The golf tournament is scheduled for July 16 to 19 at Muirfield Village Golf Club in Dublin.
Further details on social distancing measures were expected in the coming days and weeks. Tournament organizers, in a statement, called the decision "an example of how public gathering events can be developed and implemented with approved and accepted protocols in place."
Ohio also plans to reopen casinos, racinos, amusement parks and water parks on June 19, DeWine said.
WHO changes COVID-19 mask guidance: Wear one if you can't keep your distance
The World Health Organization is broadening its recommendations for the use of masks during the coronavirus pandemic and said Friday it is now advising that in areas where the virus is spreading, people should wear fabric masks when social distancing is not possible, such as on public transportation and in shops.
WHO Director-General Tedros Adhanom Ghebreyesus said people over age 60 or with underlying medical conditions also should wear masks in situations where social distancing cannot be maintained. WHO previously had recommended that only health care workers, people with COVID-19 and their caregivers wear medical masks, noting a global shortage of supplies.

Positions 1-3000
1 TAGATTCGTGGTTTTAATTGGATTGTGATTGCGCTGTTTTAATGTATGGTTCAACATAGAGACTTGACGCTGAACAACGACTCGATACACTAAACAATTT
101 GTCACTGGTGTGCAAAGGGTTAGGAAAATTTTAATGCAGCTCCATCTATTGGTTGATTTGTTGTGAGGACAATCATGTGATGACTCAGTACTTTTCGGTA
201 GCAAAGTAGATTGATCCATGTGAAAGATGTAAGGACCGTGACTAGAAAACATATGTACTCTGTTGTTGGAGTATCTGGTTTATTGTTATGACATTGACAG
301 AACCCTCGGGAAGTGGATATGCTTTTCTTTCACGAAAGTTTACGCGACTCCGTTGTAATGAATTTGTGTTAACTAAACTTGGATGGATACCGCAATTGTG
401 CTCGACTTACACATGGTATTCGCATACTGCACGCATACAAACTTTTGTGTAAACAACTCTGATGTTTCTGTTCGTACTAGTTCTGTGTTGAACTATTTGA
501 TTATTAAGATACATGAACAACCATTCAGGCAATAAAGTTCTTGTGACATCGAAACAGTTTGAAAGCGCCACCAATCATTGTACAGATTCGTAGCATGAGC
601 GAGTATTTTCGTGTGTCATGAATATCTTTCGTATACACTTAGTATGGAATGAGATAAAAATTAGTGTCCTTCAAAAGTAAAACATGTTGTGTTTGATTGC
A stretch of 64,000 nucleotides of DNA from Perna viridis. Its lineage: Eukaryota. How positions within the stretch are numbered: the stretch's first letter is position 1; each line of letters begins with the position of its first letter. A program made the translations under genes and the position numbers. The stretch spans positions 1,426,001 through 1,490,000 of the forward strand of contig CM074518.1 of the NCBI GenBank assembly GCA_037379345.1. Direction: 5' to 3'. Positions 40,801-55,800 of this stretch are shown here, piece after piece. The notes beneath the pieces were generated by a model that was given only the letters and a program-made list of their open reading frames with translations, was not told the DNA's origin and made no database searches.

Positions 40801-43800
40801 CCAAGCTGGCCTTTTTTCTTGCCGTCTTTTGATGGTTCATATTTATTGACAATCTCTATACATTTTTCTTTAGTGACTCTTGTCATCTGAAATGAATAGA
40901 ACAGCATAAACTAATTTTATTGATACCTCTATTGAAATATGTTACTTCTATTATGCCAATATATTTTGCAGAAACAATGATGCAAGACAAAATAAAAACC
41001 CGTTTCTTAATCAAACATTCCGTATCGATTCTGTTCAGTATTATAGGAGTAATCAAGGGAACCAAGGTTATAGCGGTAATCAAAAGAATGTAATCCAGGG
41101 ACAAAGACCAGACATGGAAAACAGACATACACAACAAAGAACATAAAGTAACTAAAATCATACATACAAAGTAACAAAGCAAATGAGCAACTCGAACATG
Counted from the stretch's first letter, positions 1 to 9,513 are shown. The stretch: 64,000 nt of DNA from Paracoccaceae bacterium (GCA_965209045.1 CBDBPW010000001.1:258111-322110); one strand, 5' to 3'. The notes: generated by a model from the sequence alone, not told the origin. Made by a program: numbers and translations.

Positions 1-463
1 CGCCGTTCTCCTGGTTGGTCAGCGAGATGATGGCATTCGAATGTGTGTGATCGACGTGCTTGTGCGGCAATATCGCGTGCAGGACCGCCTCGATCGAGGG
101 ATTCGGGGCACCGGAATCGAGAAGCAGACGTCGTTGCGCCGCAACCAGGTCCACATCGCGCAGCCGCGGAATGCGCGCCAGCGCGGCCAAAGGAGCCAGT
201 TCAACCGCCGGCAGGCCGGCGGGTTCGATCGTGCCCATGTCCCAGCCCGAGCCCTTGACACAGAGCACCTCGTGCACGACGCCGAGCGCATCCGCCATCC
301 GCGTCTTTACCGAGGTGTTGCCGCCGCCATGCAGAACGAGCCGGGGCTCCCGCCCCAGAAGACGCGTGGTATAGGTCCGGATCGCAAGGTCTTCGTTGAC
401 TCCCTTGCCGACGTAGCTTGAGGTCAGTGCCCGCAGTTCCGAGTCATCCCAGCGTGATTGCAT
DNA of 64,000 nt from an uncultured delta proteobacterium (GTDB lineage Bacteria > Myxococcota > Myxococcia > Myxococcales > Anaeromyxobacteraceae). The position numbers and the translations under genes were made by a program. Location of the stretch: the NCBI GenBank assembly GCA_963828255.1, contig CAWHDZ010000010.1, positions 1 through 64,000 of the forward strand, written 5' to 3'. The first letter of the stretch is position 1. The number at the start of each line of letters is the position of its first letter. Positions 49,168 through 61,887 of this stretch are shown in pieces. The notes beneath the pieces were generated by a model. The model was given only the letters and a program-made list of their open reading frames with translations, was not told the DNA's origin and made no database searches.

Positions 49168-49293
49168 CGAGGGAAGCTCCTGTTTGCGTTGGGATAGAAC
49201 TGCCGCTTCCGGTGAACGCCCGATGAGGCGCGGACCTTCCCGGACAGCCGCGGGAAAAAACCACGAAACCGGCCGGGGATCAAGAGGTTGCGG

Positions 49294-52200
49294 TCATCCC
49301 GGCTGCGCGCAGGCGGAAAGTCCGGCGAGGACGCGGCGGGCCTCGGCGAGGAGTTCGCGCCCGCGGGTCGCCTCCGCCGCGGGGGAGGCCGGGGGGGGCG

Black Americans talk of pain, uncertainty with soaring jobless rates due to COVID-19
Victor Patterson, a human resources executive who moved from Chicago to Atlanta, thought his six-month job search had ended, but then the coronavirus pandemic hit.
“I was positioned to receive a job offer in late February/early March,” he said. “As the virus anchored itself in America, the position was postponed or put on hold with projected ‘new’ dates when an offer and hire date would occur. At this point, it has not materialized.”
Patterson, 51, is not alone. More than 43 million Americans have filed for unemployment benefits, according to government figures, and African Americans are disproportionately affected by the sudden economic collapse.
According to statistics from the Department of Labor on Friday, the jobless rate dropped to 13.3 percent and 2.5 million jobs were added in May. But the unemployment rate for African Americans rose to a staggering 16.8 percent; Hispanic women 19.5 percent. The jobless rate for whites dropped from 14.2 percent to 12.4 percent. That’s not comforting news for many African Americans.
CDC report on COVID-19 cleaning practices finds some gargling with bleach. That's very dangerous.
People are engaging in extremely dangerous behaviors — including gargling with bleach — in an effort to prevent COVID-19, according to a report published Friday by the Centers for Disease Control and Prevention.